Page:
GDC boss Jamil Moledina has told GamesIndustry.biz that many studios are holding back on starting PlayStation 3 projects due to the challenges of developing for Sony's new console.
Speaking in an exclusive interview, Moledina said, "It's a relatively complex platform to develop for, considering it has a very unique multi-core processor with the Cell. A lot of developers are new to figuring out how to work with that structure, as well as the RSX, the graphics processor.
"A lot of the developers I know are waiting out on the first round and focusing on handhelds; they're creating DS and PSP titles because that's actually a much simpler migration from the current-gen," he continued.
"It's always a challenge for developers to dedicate resources to next-generation titles like this - consider the cost, resources, and time it takes to make these games."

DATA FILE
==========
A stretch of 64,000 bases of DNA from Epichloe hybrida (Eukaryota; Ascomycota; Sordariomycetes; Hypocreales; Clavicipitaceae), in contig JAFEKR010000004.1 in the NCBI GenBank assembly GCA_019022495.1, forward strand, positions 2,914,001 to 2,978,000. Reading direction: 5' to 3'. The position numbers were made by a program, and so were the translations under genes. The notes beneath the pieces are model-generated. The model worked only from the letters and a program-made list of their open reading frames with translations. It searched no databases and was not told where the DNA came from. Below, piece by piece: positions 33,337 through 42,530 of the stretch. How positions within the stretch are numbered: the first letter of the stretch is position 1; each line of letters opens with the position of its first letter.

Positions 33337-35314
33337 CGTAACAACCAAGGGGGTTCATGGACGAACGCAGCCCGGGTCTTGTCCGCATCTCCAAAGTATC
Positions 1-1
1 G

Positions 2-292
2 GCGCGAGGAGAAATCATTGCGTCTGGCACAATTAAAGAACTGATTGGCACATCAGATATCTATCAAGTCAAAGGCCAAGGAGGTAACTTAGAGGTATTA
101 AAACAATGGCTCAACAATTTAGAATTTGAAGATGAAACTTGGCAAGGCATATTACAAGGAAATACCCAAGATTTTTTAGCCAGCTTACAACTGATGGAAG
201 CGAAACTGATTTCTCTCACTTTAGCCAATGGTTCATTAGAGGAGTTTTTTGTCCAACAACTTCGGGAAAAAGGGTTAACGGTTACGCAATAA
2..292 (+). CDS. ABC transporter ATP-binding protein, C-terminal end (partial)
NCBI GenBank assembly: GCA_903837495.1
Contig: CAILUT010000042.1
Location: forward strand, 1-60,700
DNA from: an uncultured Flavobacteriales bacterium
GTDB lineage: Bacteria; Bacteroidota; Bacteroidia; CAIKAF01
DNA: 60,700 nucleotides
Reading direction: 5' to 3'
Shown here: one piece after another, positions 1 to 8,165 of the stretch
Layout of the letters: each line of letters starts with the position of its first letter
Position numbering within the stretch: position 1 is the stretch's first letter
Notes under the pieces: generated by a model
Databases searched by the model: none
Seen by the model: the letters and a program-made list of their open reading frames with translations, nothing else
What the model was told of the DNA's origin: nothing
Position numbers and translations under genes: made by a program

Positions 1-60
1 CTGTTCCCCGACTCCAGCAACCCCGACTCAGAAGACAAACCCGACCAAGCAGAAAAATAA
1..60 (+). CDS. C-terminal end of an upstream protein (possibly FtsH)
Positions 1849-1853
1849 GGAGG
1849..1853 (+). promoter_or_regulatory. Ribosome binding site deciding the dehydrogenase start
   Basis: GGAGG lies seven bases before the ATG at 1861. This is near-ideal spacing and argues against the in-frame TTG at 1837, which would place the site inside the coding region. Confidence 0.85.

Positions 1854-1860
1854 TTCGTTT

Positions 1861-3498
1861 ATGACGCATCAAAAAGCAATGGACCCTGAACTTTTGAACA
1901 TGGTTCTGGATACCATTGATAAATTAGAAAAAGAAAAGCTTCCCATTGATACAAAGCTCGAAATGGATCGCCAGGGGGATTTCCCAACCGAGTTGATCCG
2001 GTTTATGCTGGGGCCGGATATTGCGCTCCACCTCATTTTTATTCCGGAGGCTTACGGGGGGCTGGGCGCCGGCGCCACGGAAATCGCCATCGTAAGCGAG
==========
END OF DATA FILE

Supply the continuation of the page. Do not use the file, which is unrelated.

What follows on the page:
But according to Moledina, things will change as third-party developers get more support from the platform holder. "A lot of Sony's effort has been focused on helping first party understand how to develop games for it," he stated.
"I think you're going to see that knowledge shared more robustly now that those first-party titles are in the can, as it were, or close to being complete."
Moledina said he is confident that the PlayStation 3 will be a success, despite the fact that, "A lot of the games that I really wanted to play aren't launching right now, like Heavenly Sword, Lair, MotorStorm... It reminds me very much of the original PlayStation 2 launch, where there were a hatful of pretty good titles.
"I've had a chance to play around with the PlayStation store, that looks pretty cool too. I think it's going to build up very nicely. So I'm generally optimistic about the platform's prospects," he concluded.
Moledina is currently busy organising GDC 2007, which will take place in San Francisco from March 5 - 9. Visit GamesIndustry.biz tomorrow to read the rest of the interview and find out how the plans are shaping up, plus Moledina's thoughts on the downsizing of E3.